Coronavirus – Practical Business Advice – Part IV

Apr. 8, 2020, 5:00am

We’ve all been through a lot in the last few weeks assessing events, reading guidance and listening to announcements to protect our businesses. So where are we in the context of the ‘Big Picture’ of business continuity? We shall consider this in 4 phases….




Phase I

Phase I started when the initial indication of business slowdown was first realised around the week commencing 9 March 2020. Larger corporate organisations started to cancel their employee attendance at social events and business meetings and restricting travel. This then moved through to the current status where we are all now subject to ‘lockdown’, staff have been furloughed and businesses try to continue trading at 20% – 60% of normal levels, if they are lucky?

Phase II

Phase II is probably where we are now, with the proverbial ‘dust’ settling on the new world order. Directors and business owners surveying the damage and making the best of what there is to continue, and hopefully kick starting the business again, when permitted to do so.
All of our conversations with clients to date focus on conserving cash, claiming government funding, preparing financial information and projections to apply to Banks for access to funds under CBILS. The aim of the CBILS applications being to facilitate resuming business, fund losses and trade out of this ‘recession’.
This phase we estimate will last through at least Q2 of 2020 (April, May and June) subject to the great ‘unkown’. Businesses need to survive, but in doing so will sustain losses which need funding. That funding will require repayment via future trading profits.
We believe that a 13 week cashflow model is a key tool to assess the cash ‘need’ through Q2. Please do feel free to e-mail us and we will issue a template that can be populated by yourselves or discussed with us. Whilst this is short term, it is an essential tool to convey to banks (talk to them now) showing them your business continuity plan and the management control you are exercising over the situation.
When year end Financial Statements, current management accounts (financial software reports will suffice) and 12 month trading projections are available, hold another conversation with the bank and make a formal application under CBILS. Make sure you apply for sufficient funding for the next 6, 12 even 24 months.

Phase III

If ‘lockdown’ realistically is released in June/ July 2020, then restarting a business from a low level of trading with an equally low level of cashflow, needs careful consideration. Resuming trade requires funding for staff wages, together with both the debtor book and trade creditors (who themselves may be wary). There is a very real, yet obvious, danger that other businesses go bust and bad debts are incurred making an already difficult situation worse..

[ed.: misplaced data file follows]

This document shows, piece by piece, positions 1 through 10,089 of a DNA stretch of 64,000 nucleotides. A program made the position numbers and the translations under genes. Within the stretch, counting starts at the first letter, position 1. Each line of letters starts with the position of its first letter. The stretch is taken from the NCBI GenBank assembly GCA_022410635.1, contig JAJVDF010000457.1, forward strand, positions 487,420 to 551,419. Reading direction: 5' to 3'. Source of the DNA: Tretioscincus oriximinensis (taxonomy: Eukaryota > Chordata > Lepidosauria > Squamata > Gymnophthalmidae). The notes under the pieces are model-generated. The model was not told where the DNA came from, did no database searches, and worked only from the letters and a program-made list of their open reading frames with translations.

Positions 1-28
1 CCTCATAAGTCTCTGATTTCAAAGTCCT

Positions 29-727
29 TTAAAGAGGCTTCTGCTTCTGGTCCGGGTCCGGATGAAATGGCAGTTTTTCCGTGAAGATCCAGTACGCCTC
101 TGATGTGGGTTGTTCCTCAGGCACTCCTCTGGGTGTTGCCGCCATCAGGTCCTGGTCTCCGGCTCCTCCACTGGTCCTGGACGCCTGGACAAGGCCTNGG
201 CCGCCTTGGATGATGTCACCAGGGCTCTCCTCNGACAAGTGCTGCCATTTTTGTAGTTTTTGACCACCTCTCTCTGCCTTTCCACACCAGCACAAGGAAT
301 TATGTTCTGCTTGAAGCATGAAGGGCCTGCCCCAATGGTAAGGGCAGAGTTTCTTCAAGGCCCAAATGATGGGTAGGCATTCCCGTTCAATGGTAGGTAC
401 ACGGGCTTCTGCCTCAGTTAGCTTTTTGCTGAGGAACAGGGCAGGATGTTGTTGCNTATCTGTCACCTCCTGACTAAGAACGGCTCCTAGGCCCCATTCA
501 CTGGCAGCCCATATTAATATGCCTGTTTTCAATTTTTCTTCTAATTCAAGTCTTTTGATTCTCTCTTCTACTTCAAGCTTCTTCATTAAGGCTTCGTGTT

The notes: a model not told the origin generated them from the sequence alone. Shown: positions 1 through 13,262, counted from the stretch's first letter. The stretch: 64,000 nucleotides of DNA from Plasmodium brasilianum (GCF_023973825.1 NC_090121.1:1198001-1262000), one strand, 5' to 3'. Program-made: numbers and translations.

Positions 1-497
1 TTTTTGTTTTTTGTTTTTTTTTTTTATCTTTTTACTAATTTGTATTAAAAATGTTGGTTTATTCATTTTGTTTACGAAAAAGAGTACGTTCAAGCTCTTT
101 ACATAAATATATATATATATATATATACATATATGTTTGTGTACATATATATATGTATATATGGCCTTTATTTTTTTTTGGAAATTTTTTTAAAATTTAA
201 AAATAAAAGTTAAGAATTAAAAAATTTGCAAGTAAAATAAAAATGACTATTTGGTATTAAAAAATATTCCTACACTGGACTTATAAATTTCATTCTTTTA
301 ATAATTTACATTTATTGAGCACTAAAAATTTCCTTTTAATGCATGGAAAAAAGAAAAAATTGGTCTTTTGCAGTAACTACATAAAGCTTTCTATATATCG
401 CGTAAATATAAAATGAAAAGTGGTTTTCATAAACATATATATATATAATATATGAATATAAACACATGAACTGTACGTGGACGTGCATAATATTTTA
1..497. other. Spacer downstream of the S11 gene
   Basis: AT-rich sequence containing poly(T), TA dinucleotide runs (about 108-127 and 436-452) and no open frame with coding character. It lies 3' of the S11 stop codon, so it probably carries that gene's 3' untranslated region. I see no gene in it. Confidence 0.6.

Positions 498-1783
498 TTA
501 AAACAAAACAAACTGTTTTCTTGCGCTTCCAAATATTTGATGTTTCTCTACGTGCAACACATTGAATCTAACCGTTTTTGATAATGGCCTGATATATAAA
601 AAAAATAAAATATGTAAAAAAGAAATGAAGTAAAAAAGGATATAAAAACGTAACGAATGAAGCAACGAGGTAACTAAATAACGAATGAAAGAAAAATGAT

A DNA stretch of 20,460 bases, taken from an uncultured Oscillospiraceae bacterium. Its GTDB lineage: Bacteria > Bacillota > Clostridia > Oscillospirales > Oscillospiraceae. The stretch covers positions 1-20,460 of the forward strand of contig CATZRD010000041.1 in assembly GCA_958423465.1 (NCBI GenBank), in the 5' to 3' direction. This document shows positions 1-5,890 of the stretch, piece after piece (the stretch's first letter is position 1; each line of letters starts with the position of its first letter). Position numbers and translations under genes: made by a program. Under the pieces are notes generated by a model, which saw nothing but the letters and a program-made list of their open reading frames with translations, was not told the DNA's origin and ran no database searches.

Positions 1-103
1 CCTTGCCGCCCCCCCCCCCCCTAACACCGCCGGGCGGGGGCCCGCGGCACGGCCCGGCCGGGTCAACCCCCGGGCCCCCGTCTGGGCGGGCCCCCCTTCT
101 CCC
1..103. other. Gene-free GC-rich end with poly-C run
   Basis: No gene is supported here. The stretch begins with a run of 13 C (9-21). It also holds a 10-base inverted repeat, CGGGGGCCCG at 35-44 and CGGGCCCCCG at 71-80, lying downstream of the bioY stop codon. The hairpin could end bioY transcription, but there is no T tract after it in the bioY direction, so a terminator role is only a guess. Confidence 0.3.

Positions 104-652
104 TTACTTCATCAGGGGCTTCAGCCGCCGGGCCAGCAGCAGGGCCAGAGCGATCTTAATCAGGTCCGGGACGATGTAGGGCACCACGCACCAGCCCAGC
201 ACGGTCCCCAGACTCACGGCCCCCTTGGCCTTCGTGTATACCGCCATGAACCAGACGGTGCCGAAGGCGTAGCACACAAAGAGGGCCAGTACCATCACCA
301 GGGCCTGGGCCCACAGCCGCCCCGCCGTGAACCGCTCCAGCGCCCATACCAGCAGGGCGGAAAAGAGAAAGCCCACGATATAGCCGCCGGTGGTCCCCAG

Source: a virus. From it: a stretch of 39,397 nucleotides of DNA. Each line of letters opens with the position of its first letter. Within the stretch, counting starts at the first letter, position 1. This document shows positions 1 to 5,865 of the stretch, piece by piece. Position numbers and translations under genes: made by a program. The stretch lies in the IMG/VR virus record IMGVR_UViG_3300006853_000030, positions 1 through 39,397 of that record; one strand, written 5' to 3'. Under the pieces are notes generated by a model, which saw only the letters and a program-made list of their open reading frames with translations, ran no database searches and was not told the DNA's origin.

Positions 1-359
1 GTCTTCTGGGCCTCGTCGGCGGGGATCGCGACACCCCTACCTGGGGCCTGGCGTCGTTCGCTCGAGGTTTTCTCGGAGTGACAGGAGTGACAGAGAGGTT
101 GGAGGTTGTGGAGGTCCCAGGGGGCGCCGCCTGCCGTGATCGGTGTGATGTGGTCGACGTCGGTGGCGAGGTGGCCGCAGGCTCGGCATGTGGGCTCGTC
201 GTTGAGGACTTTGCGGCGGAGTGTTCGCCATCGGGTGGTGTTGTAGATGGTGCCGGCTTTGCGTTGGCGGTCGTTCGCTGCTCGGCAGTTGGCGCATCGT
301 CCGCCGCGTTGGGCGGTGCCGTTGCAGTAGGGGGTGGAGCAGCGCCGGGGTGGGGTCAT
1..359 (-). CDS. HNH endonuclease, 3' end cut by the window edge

Phase IV

This is (hopefully) a period where business gets back to normal levels and even grows. With so much pent up demand, the economy could overheat from a ‘bounce’ where trading in Q3 and Q4 of 2020 exceeds normal levels. It is at this point – when the going seems good – that businesses go bust!

Businesses find they cannot cashflow the ‘bounce’ coupled with potentially sustaining earlier bad debts.
The key here is Planning and Preparation:

  • Plan and robustly challenge business assumptions in financial projections and forecasts.
  • Prepare for the significant cashflow requirements of a return to full trading.

Furthermore, it is crucial to remember that any accumulated debts and taxes deferred are not forgiven but will need to be paid. This will impinge upon cashflow into 2021. It would be a great shame for a business to survive the lockdown, only to be ‘knocked over’ as a result of deferred debts catching up with it.


As always we are here to help. Please call if there is anything we can assist with, or if you simply wish to talk!

If you have a question concerning Coronavirus business support, or would like advice on the best possible course of action in a particular area, please do not hesitate to contact us.

We Think. You Gain.

The information in this blog is provided ‘AS IS’ with no warranties, and confers no rights.
Yes, we are accountants, but if we are not your accountant this article does not create a client relationship. This blog is technical/ tax information and should not be seen as advice. All circumstances are different – you should consult with an accountant/ tax adviser before you rely on this information.
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